Another perspective on the naming of Syonan Gallery

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Dr Ho Chi Tim, instructor at the Historical Department of National University of Singapore, tried to explain what has caused the use of the name ‘Syonan’ for the new exhibition at the Former Ford Factory.

Dr Ho posted a letter on his Facebook page, narrating his view on the current issue of ‘Syonan’ term which has spurred strong reaction between Singaporeans in the past few days, causing the National Library Board (NLB)  to rename it as ‘Surviving the Japanese Occupation: War and its Legacies’.

Dr Ho, a member of Advisory Panel to revamp the former Memories at Old Ford Factory, stated in the beginning of his letter, “I must state clearly that I am not speaking for my panel colleagues or for the National Archives of Singapore, and am presenting my views in my personal capacity as a historian of Singapore.”

He wrote that those against the naming, believe ‘Syonan’ represented 3½ years of pain and suffering, hence, ‘Syonan’ is unacceptable as a name.

Dr Ho explained there was support for the now discarded ‘Syonan Gallery: War and Its Legacies’. Reasons given were its appropriateness to headline an exhibition on the complexities of wartime experiences, ‘Syonan’ was a historical fact and a key term to focus visitors’ attention squarely on wartime conditions and their legacies.

Another Perspective

Dr Ho offered another perspective on the issue. First, he explained that there is a tendency to see historical research as either for or against the perceived state-sponsored narrative known as the Singapore Story.

This is formed by assumptions, that Singapore history is too short to be studied. This has discouraged younger Singaporeans to study Singapore history professionally and stunted efforts to collect and to gain access to archival records.

With the above in mind, Dr Ho felt the original title was apt. ‘Syonan’ has been used before, ‘emblazoned’ on publicity materials for earlier exhibitions and covers of publications.

“This might have created my blind-spot,” he said, “though the outcry from those who did not personally experience war was unanticipated.”

Dr Ho said some of the comments were ‘misleading’, perhaps misinformed by the initial reporting that did not give any information as to the exhibition’s contents and purpose, which further fed public outrage.

Attempts to give contrast to the use of ‘Syonan’

Dr Ho explained, “As I understand it, the original title reflected the exhibition’s intent to build on existing approaches to the Japanese Occupation in Singapore history.”

“This is done by showcasing unpublished archival records and the rich oral histories in the National Archives of Singapore, and exhibiting public donations of historical artifacts.”

An entire new section on the legacies of war and occupation has also been added, which attempts to gives contrast to the use of ‘Syonan’. “These were ignored almost completely by the media, the scholarly community, and heritage enthusiasts,” he said.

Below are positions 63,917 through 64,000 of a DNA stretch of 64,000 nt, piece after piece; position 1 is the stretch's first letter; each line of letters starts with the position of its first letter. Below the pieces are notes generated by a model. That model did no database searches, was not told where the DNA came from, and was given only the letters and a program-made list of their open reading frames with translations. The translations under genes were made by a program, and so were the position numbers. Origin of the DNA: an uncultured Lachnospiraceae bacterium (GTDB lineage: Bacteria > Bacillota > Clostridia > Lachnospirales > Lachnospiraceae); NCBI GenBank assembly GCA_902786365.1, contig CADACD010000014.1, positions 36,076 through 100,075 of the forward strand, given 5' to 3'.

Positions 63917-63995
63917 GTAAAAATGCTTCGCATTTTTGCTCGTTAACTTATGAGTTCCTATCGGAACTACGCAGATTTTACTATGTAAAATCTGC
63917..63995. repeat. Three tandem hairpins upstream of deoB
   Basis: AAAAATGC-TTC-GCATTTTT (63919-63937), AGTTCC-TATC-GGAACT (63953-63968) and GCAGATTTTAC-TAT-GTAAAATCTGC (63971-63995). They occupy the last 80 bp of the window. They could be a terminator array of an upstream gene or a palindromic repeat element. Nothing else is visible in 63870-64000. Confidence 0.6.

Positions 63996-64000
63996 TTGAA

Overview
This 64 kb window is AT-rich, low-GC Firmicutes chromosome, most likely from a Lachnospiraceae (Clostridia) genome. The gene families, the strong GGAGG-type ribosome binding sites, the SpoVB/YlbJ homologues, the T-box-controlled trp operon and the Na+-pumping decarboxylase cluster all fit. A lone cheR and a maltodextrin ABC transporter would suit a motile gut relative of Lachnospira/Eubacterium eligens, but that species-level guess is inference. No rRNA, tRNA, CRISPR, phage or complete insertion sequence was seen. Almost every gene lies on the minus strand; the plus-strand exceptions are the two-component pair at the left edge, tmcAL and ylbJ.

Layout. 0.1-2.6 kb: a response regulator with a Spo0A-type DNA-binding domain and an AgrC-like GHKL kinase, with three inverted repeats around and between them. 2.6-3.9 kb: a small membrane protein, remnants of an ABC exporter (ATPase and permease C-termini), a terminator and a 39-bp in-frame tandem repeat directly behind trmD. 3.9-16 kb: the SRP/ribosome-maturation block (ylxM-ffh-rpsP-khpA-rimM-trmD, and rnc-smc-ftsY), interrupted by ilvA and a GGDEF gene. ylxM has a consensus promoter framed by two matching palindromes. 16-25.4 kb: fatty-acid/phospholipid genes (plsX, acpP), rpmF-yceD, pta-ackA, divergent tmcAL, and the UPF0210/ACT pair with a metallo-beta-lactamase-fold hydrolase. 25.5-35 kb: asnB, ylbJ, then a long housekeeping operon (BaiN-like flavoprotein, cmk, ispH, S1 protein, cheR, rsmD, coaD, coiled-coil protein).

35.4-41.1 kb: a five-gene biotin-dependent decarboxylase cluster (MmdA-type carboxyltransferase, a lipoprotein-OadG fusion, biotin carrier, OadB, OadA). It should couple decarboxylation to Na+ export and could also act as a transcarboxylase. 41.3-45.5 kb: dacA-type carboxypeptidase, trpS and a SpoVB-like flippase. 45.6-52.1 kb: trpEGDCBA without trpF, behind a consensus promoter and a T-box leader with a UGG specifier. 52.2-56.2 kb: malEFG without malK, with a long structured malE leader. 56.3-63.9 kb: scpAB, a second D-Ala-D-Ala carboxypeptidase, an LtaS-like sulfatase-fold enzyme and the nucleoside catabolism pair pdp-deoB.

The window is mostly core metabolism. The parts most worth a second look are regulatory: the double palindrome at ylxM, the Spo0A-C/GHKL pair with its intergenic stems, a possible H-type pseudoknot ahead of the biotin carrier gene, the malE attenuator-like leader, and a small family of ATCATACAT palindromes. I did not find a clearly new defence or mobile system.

These efforts were meant to add depth to existing perceptions of the Japanese occupation by illustrating the diversity and complexities of wartime experiences.

‘Syonan-to’ associates with trauma and suffering

Representations of wartime Singapore in school textbooks emphasize personal hardships and the climate of fear imposed by the Japanese. This is reinforced by National Education initiatives such as Total Defence Day.

Here, ‘wartime Singapore’, or ‘Syonan-to’, becomes associated with trauma and suffering. It refers to acts of courage and resilience to survive, and serves as a reminder to be self-reliant, Dr Ho said.

In many ways, the new exhibition name, ‘Surviving the Japanese Occupation: War and Its Legacies’, harkens back to this particular understanding, Dr Ho wrote.

As uncomfortable as it may be, ‘Syonan’ represented for some communities a marker in a broader anti-colonial movement, as seen in the inception of the Indian National Army in wartime Singapore and other budding nationalist movements. These movements had an impact on late colonialism and decolonization in Southeast Asia and South Asia.

More subtly, ‘Syonan’ was a period of innovation as people learned to deal with disruptions arising from the deprivation of basic goods and services and social dislocations such as the death or the incapacitation of breadwinners.

Those tough conditions informed attitudes to social life and economy that continued into post-war Singapore. Two brief examples are the elevated role of women and youths in post-war Singapore society; and, until today, the older Singaporean’s no-wastage rule when it comes to food.

Deeper appreciation of wartime experiences

‘Syonan’ then is not just a simplistic reference to pain and suffering. It becomes this uncomfortable wedge giving insight into a multifaceted past, from which we can understand, not judge, how individuals made difficult decisions to take care of themselves and their own in trying circumstances.

Especially for the Singaporean who has no first-hand experience of wartime conditions, this understanding of ‘Syonan’ may be more relevant than distant reminders of trauma, suffering, resilience and survival, which over time could become less effective.

This understanding asks current and subsequent generations of Singaporeans to address that uneasy discomfort with ‘Syonan’, and to arrive – through reflection and reasoned discussion – at a deeper appreciation of wartime experiences, Dr Ho implored.

He said that the dropping of ‘Syonan’ has soothed ruffled feathers. Along the way, it has reinforced the Singapore Story presentation of the Japanese Occupation in Singapore history, and confirmed the entrenchment of echoed memories in a generation of Singaporeans who did not personally experience war.